Radio, most think, is dead and gone. But in reality it has only gotten popular and more active. The Hyderabad Amateur Radio (HAM) recently organised a two-day Amateur Radio festival — Hamfest India, at the Muffakham Jah College of Engineering and Technology in the city and more than 1200 participants took part.
Participants came from various parts of the country, Nepal, Singapore and Sri Lanka. In the fest some of the leading edge radio technologies were showcased and discussions ranged from making relay signals more popular to the issue of not allowing amateurs from parts of Northeast to gain licence. There was talk on small personal satellites, software defined radios, wireless control of homes, community radio, new architectures and emergency works.
Convenor for the fest, Ashhar Farhan says, “The response was overwhelming. While we thought radio was a silent revolution which we are a part of, it turned out to be not too silent. Amateurs are doing a lot of new and interesting work and it was nice to see them all in the same platform sharing and discussing ways to make it useful in times of climate induced emergency.
Hamfest India was hosted by the Muffakham Jah College of Engineering and Technology and the college believes that this event will further its commitment to encouraging students to develop skills in innovation, entrepreneurship and personal science.”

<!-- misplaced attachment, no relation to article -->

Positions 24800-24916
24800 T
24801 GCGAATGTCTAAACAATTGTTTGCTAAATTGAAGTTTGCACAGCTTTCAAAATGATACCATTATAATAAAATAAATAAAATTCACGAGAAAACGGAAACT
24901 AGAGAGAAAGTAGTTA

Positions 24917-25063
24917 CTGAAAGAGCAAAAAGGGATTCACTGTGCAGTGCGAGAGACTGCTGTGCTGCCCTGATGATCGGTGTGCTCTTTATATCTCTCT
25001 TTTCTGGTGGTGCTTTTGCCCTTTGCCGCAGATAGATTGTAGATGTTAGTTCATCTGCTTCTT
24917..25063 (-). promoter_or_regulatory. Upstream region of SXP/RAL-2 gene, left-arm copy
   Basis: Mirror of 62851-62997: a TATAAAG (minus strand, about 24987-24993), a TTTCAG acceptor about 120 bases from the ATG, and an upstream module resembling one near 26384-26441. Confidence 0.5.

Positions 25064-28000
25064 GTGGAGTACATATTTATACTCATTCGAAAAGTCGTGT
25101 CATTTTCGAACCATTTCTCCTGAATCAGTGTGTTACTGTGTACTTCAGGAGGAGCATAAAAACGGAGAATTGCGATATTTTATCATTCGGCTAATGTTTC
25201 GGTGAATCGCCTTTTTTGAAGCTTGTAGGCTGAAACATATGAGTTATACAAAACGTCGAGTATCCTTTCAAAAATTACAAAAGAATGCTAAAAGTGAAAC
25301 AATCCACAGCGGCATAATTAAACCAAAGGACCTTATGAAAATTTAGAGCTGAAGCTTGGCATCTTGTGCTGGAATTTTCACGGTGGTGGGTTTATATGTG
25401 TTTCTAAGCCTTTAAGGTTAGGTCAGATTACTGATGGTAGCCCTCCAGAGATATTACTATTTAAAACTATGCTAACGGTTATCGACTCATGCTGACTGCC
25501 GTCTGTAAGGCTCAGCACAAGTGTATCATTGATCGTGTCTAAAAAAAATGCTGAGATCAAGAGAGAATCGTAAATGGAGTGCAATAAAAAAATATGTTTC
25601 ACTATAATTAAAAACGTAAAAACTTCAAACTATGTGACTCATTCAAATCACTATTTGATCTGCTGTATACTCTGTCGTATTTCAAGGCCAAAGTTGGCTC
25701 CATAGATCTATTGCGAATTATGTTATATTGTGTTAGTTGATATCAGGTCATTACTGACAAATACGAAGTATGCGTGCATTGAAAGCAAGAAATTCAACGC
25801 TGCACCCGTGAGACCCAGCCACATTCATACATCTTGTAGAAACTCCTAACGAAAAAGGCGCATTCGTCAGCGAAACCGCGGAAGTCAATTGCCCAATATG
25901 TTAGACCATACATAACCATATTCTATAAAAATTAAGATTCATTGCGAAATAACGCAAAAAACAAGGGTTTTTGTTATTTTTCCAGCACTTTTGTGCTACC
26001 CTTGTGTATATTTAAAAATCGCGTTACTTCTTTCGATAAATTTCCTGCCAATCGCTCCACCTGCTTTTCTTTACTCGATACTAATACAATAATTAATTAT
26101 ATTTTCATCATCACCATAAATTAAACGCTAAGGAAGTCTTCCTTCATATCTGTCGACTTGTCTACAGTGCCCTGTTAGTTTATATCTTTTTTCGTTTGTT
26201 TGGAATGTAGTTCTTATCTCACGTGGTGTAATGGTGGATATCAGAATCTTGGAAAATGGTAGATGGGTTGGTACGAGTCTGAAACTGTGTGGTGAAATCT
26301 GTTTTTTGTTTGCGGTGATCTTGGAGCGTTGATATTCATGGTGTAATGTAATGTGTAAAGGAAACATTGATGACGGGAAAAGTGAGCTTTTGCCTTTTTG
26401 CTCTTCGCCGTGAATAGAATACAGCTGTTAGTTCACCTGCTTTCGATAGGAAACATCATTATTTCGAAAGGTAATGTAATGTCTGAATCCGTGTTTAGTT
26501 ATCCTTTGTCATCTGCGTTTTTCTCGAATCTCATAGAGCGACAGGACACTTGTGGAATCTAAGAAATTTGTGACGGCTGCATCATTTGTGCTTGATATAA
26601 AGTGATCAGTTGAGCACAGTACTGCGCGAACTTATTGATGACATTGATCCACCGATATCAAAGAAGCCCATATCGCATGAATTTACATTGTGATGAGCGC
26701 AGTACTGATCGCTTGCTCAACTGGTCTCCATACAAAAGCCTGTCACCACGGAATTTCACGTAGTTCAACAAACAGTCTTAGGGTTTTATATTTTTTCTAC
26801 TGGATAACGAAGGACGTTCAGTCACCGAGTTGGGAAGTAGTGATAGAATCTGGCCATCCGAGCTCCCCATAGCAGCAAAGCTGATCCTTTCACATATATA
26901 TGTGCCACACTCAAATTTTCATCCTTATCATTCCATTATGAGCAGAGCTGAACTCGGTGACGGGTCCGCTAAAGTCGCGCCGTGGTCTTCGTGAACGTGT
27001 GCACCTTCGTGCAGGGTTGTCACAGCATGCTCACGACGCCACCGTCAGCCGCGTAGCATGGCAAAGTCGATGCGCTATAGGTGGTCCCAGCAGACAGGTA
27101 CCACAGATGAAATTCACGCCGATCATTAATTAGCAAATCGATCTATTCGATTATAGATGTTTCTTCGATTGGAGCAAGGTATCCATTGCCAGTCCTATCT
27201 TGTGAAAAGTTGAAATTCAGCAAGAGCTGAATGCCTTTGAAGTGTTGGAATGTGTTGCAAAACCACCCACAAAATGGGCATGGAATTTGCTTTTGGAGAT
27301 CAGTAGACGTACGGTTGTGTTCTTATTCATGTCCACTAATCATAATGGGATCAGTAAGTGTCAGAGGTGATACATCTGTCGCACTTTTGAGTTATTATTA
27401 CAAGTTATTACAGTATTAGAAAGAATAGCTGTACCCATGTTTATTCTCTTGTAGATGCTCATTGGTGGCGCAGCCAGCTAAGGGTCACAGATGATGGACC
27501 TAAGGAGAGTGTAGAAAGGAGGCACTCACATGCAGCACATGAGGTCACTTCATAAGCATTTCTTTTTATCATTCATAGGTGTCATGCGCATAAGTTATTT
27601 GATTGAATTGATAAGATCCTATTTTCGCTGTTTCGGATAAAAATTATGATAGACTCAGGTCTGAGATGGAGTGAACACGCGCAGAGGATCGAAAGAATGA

The college hopes that students from the city and outside to use this opportunity to learn and explore the exciting field of wireless. It was very nice and encouraging to see girls taking active part in the event. Besides the talks and discussions an exhibition of latest as well as vintage radio equipments followed by demonstrations kept visitors busy. For others there was a flea-market of electronic components. Ashhar assures that amateur radio provides an alternative way to learn electronics, communications, wireless at very low cost through local radio clubs, contesting, mentoring and informal exchanges over the Internet. “It is a hobby in an innovative field.”
(An excerpt from "The Hindu" Paper published on 11th November, 2014)